An Introduction to the Law of International Criminal Tribunals

A Comparative Study. Second Revised Edition

Series:

In An Introduction to the Law of International Criminal Tribunals Geert-Jan Alexander Knoops offers an overview of the basic topics in international criminal law (ICL).

It discusses main characteristics of International Criminal Tribunals (ICTs), as well as definitions of international crimes. The book will delve into issues of jurisdiction and complementarity, liability principles and specialized defences. Other topics are: due process rights, evidence, trials in absentia and State cooperation. A new chapter is devoted to the geopolitical effects of international criminal prosecutions.

The second revised edition includes a chapter on the “new” crime of aggression and is updated with the most recent developments in ICL. The book is essential to everyone becoming familiar with the basic topics and challenges within ICL.
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Biographical Note

Geert-Jan Alexander Knoops (b. 1960) is visiting professor International Criminal Law at Shandong University, Jinan, China. He holds two Ph.D. degrees, one on criminal law and one on international criminal law. He practices as a lawyer in (international) criminal law at Knoops’ advocaten in Amsterdam.

Table of contents

Excerpt of table of contents:
Chapter I International Criminal Tribunals: Distinctions and Main Features
1. Values and Goals of ICTs
2. The ICTY and ICTR
3. The Origin and Character of the ICC
4. The Emerging Concept of ad hoc Internationalized or Mixed Courts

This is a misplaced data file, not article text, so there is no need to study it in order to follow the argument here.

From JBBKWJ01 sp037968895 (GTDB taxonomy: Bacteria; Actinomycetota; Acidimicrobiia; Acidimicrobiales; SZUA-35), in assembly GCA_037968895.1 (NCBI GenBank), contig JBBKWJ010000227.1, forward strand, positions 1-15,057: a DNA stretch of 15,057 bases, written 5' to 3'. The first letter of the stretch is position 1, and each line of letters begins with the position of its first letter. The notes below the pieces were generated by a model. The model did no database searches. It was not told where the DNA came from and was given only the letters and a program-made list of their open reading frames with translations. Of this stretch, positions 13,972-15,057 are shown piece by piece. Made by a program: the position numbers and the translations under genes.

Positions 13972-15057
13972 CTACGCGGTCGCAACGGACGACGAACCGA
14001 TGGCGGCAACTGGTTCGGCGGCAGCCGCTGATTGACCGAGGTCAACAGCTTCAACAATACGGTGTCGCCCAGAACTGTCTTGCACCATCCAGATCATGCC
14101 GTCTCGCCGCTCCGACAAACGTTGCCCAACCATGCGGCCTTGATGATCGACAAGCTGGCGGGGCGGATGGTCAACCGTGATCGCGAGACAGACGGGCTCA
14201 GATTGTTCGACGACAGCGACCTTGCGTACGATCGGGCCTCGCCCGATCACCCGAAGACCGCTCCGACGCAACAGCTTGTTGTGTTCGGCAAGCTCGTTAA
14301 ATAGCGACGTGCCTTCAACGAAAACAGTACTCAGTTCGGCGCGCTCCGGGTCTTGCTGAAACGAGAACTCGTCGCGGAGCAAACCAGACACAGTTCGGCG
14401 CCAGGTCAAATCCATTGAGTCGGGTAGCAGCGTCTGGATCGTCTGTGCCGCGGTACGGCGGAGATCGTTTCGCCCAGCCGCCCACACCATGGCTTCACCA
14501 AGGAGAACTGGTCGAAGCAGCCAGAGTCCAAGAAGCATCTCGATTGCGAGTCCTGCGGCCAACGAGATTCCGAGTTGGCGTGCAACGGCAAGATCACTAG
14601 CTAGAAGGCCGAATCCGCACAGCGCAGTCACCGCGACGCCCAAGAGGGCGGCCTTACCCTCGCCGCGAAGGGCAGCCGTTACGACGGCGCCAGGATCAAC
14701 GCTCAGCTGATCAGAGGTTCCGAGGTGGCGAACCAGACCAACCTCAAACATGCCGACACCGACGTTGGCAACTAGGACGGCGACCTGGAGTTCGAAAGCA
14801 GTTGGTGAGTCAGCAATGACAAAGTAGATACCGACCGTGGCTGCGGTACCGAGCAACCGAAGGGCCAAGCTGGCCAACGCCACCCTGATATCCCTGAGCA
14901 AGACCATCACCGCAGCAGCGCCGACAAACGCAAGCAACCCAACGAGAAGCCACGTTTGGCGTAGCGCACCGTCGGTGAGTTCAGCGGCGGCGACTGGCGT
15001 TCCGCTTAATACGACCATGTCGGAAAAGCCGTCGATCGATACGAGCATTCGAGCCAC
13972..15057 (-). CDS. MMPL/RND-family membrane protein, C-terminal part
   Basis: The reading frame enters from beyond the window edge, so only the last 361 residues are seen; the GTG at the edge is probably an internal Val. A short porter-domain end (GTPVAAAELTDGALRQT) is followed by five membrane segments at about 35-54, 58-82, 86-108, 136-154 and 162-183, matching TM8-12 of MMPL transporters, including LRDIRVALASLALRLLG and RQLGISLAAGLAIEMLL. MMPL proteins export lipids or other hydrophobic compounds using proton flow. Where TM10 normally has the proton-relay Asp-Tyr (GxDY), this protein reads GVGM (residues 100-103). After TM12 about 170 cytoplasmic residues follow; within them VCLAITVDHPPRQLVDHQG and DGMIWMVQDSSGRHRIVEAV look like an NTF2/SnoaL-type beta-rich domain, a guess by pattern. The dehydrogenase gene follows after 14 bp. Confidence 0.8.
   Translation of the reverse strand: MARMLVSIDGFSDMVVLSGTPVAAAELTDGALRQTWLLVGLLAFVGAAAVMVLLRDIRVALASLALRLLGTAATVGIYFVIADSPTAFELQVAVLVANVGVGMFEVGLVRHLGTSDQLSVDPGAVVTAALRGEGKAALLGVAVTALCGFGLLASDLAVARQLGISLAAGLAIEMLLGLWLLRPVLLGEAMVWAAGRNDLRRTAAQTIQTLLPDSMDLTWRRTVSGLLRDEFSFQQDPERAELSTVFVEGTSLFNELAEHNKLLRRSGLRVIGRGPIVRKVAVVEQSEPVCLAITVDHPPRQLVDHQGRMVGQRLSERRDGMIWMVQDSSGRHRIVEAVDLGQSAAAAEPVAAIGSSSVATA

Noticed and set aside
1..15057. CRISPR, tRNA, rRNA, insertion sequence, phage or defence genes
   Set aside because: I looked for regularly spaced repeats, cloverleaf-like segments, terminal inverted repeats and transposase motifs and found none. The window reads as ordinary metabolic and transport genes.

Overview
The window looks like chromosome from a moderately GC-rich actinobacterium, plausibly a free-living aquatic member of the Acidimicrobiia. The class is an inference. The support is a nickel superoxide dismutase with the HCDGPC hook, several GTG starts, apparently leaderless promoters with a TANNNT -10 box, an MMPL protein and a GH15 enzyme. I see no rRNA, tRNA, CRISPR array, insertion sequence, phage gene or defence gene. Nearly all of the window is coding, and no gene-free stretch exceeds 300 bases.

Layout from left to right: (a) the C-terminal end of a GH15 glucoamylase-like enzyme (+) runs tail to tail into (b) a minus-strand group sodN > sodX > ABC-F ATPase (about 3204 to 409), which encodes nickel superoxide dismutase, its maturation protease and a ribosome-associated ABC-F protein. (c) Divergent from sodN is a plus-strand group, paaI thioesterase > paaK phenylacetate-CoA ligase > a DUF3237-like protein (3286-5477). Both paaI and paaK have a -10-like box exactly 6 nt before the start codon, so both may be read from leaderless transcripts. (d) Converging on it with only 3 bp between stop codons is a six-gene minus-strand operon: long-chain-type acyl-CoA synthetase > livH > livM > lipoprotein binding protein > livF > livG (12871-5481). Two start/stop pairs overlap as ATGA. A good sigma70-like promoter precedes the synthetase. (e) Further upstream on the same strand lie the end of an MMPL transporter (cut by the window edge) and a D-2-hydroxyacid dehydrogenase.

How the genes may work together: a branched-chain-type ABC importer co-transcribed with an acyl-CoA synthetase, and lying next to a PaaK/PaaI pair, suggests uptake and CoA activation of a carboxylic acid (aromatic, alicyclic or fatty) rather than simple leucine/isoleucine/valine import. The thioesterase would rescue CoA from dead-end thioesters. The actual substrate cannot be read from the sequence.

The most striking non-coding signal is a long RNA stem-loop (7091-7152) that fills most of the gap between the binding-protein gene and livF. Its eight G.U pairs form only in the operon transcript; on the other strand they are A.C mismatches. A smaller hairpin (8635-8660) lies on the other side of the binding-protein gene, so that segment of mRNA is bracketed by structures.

5. Conclusions: The Legitimacy of ICTs: Selective Enforcement Mechanisms?
Chapter II Defining International Crimes
1. Introduction
2. The Proliferation of the Crime of Genocide within the Law of the Tribunals
3. Proliferation of ICTY-ICTR Case Law on the Crime of Genocide
4. The ICTY-ICTR Statutory and Jurisprudential Elements of the Crime of Genocide
5. Crimes against Humanity before ICTs
6. The Concept of War Crimes before ICTs
Chapter III The ICC Crime of Aggression: Proliferation or Politicization of International Criminal Law?
1. Introduction
2. Defining the Crime of Aggression
3. Pitfalls of the Jurisdictional Mechanism on the Crime of Aggression
4. The Crime of Aggression and its Impact on Liability Modes
5. Implementation of the Crime of Aggression at Domestic Level
6. Conclusion
Chapter IV Jurisdiction and Complementarity
1. Introduction
2. Jurisdiction
3. Admissibility
Chapter V Criminal liability Principles Envisioned by ICTs
1. Introduction: Emergence of General Principles
2. Actus Reus and Mens Rea
3. Liability Modes in International Criminal Law
Chapter VI International Criminal Law Defenses
1. Introduction
2. Procedural Defenses
3. Duress and Necessity as Defenses before ICTs
4. The Limited Scope of the Defense of Superior Orders under the Law of ICTs
5. The Defenses of Mental Insanity, Diminished Responsibility and Intoxication before ICTs
6. The Jurisprudential and Statutory Self-Defense under the Laws of ICTs
7. Alibi Defenses
Chapter VII General Principles of Criminal Evidence envisioned by ICTs
1. Procedural Nature and Characteristics of Proceedings before ICTs
2. Contemporary Procedural Pre-Trial Aspects of ICTs
3. Contemporary Procedural Trial Aspects of ICTs
Chapter VIII Principles of Criminal Evidence before ICTs
1. Requisite Standards of Proof before ICTs
2. Requisite Standards of Proof before ICTs
3. Disclosure of Evidence
4. Admissibility of Evidence
5. Presentation and appreciation of evidence by ICTs
Chapter IX Due Process Principles before ICTs
1. Introduction
2. Definition of Due Process Rights Relevant to ICTs
3. The Influx of Common Standards of Due Process to ICTs
Chapter X International State Cooperation with ICTs: Obtaining Evidence Abroad
1. International State Cooperation with ICTs Obtaining Evidence Abroad
Chapter XI The International Criminal Court within the Geopolitical World Order
1. Introduction
2. Geopolitical Effect of ICC Prosecutions
3. The Position of Superpowers vis-à-vis the ICC
4. Conclusion
Chapter XII Trials in Absentia
1. Introduction
2. Trials in Absentia

Readership

All interested in teaching and learning about International Criminal Law, as well as practitioners in the field.